According to the politics of responsibility, what matters most is the policy goal. Responsible politicians are not wedded to any particular means to achieve policy goals and are ready to change course if a particular approach is not working or is impeding progress on other, more essential, policy goals. They are ruthlessly empirical, willing to revise their thinking on societal problems as the evidence dictates. Being human, responsible politicians will have biases, both in terms of how they define problems and their preferred solutions, but to the extent that they’re responsible, they make it a habit to embrace the possibility they may be wrong. This takes humility and an appreciation of one’s limitations.
The politics of conviction makes no clear distinction between ends and means or cause and effect. The focus is on intention and principled action, i.e., doing the right thing because it ‘s the right thing to do. It’s not so much that goals don’t matter than the conviction that goals pursued in the wrong spirit will bear poisoned fruit. According to this worldview, the greater good is served by being good. Bad people cannot create good societies.
As a matter of definition, a person of strong convictions has firm beliefs about what is and ought to be. A politician of strong convictions tends to have firm beliefs about the nature of societal wrongs and what must be done to fix them. Such politicians tend to be passionate, persistent, prone to divisive rhetoric, and relatively immune to disconfirming evidence.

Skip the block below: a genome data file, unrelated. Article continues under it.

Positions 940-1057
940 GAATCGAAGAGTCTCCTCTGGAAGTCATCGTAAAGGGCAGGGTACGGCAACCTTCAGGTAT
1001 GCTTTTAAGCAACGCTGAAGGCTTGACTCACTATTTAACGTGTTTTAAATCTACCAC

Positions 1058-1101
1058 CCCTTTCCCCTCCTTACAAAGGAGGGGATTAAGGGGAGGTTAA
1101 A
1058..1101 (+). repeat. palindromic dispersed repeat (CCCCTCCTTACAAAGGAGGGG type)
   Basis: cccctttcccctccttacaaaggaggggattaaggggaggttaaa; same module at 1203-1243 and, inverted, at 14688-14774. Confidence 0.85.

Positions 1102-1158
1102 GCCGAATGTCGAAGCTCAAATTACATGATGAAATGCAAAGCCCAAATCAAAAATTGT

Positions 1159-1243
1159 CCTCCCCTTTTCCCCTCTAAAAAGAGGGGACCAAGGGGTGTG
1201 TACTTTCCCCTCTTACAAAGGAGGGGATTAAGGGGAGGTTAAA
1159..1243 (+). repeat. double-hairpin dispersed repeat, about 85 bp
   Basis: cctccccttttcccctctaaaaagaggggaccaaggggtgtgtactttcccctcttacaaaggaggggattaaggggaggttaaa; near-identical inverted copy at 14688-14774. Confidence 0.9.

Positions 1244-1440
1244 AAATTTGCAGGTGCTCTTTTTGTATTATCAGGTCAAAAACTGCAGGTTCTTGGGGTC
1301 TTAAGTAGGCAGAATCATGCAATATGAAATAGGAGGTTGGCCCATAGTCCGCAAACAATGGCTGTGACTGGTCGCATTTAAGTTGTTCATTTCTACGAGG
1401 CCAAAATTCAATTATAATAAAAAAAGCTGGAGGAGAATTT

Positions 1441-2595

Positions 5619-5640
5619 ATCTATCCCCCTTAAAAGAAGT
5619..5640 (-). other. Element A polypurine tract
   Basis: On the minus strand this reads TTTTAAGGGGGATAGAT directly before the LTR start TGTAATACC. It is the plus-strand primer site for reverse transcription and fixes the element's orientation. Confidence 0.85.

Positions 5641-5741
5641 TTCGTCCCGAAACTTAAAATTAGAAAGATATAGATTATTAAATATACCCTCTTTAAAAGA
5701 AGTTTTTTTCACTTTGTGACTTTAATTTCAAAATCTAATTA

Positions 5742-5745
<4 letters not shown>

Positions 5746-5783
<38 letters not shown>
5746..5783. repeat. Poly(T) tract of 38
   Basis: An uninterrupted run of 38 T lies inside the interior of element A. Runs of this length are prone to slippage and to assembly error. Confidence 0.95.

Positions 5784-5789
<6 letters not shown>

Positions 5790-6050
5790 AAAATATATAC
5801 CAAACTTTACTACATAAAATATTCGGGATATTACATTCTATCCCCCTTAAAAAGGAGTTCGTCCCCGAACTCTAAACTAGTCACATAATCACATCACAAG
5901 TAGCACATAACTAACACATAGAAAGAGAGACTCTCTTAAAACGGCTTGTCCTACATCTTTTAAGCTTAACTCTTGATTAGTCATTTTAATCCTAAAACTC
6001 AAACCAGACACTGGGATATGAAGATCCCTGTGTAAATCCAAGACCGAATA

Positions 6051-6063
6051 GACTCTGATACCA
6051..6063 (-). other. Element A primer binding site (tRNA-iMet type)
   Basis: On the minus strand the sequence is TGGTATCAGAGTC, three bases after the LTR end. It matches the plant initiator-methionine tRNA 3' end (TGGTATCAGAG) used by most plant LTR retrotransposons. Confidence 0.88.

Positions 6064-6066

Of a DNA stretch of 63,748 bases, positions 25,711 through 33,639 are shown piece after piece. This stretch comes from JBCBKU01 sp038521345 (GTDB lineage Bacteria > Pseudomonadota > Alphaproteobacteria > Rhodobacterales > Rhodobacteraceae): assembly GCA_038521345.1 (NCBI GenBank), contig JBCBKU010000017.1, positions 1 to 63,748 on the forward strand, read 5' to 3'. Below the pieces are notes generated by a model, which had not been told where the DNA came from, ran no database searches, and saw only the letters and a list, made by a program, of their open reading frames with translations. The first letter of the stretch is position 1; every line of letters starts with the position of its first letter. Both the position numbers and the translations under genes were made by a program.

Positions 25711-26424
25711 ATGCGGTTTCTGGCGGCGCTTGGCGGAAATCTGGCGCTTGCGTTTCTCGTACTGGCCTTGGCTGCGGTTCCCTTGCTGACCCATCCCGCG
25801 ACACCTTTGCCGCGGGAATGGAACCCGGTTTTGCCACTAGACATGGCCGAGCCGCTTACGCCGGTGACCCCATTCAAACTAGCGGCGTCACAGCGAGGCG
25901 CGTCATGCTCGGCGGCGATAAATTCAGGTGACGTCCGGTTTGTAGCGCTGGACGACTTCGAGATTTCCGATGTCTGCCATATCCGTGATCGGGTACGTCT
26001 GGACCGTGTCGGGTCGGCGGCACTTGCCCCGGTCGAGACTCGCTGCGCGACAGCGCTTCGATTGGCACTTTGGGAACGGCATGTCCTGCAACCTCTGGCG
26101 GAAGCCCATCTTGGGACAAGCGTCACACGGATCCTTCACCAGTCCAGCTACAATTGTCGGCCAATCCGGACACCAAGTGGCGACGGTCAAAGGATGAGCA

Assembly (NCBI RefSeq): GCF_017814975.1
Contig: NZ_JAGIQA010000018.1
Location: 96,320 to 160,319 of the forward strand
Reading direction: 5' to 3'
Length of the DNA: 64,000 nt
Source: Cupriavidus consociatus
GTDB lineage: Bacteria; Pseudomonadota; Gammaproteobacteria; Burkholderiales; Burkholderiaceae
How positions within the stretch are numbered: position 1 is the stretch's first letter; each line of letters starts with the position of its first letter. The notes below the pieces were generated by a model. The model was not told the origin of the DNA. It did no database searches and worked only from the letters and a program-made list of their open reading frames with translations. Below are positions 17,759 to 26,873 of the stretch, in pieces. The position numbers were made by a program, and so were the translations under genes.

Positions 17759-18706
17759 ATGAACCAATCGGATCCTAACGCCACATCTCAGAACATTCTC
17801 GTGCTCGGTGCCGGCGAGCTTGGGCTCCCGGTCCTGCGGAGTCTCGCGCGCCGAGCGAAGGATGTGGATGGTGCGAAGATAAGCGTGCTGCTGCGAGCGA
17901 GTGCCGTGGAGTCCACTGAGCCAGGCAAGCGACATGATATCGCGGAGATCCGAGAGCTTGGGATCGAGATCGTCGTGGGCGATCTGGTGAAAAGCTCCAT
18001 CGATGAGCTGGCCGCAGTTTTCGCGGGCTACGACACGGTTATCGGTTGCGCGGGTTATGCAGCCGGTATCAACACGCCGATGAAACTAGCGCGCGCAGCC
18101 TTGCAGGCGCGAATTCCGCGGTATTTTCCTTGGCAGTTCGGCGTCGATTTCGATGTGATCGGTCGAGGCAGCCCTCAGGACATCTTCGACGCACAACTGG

Of course, the responsible politician and the politician of strong convictions are ideal types, more opposite ends of a continuum than real people. That said, please let’s have more responsible politicians! This is not a left-right issue. It’s an approach to governing.
My message to politicians: be open and clear about your vision of the good society. Choose policy goals you’re passionate about. And then be ruthlessly empirical about everything else. In other words, promote and practice evidence-based governing. This is how the politics of responsibility and the politics of conviction are reconciled, at least to some degree.
Now for an example. As an imaginary politician, I care deeply about the environment, affordable housing, universal healthcare, maintaining a robust economy, the value of work, and the “American Project”: the idea of unity in diversity as we work together for the common good. Then I chill the passion to develop specific policy goals and proposals. And I make sure my proposed policies do not become an end in themselves but are easily scaled back, revised or reversed if they don’t work.
Note 1: Max Weber’s Ethics of Responsibility and Ethics of Conviction was the inspiration for this post.
Note 2: This is an exploration! I think I’m heading towards the light but there are still patches of darkness.